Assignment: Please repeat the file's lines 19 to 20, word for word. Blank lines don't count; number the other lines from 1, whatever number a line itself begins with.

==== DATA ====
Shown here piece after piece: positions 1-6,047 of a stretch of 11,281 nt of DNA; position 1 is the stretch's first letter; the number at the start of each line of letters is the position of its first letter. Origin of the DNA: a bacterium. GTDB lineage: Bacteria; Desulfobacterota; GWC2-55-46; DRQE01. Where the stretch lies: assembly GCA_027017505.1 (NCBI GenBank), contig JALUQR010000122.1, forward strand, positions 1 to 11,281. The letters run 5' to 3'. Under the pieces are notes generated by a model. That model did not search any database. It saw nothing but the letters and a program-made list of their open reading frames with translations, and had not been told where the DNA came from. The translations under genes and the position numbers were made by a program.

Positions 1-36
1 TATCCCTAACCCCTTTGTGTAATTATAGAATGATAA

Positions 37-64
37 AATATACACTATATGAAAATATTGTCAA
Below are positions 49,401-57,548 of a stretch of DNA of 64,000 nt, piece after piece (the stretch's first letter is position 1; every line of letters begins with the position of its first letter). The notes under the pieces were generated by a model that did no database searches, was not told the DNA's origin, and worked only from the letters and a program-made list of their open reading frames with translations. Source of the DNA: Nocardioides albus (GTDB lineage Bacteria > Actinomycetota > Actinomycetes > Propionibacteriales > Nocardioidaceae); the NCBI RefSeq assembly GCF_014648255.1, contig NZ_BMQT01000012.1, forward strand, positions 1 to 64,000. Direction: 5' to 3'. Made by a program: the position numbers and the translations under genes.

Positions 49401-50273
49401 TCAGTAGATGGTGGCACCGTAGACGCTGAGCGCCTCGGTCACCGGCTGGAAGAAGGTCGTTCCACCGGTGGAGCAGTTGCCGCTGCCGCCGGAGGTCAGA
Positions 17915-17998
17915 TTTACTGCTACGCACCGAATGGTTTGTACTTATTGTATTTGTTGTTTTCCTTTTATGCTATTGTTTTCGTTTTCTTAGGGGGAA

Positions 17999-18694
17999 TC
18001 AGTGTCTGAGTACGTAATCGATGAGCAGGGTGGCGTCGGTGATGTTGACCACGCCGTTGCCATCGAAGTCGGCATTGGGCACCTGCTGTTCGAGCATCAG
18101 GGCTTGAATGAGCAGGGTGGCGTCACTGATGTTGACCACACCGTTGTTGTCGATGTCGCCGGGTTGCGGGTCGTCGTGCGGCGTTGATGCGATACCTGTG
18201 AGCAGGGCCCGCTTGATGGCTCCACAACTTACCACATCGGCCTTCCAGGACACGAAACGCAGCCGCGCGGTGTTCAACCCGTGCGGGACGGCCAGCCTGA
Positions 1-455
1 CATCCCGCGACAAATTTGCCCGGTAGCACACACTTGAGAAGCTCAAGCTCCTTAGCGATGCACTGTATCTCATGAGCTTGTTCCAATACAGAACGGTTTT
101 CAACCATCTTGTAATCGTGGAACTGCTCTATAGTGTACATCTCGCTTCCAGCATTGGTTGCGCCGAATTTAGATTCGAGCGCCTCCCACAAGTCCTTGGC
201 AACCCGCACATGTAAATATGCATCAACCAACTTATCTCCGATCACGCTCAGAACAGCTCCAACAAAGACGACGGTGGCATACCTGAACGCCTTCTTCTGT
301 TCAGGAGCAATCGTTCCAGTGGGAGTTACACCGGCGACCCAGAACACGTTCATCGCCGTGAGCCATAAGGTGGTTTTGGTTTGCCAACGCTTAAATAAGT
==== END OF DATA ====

201 AACCCGCACATGTAAATATGCATCAACCAACTTATCTCCGATCACGCTCAGAACAGCTCCAACAAAGACGACGGTGGCATACCTGAACGCCTTCTTCTGT
301 TCAGGAGCAATCGTTCCAGTGGGAGTTACACCGGCGACCCAGAACACGTTCATCGCCGTGAGCCATAAGGTGGTTTTGGTTTGCCAACGCTTAAATAAGT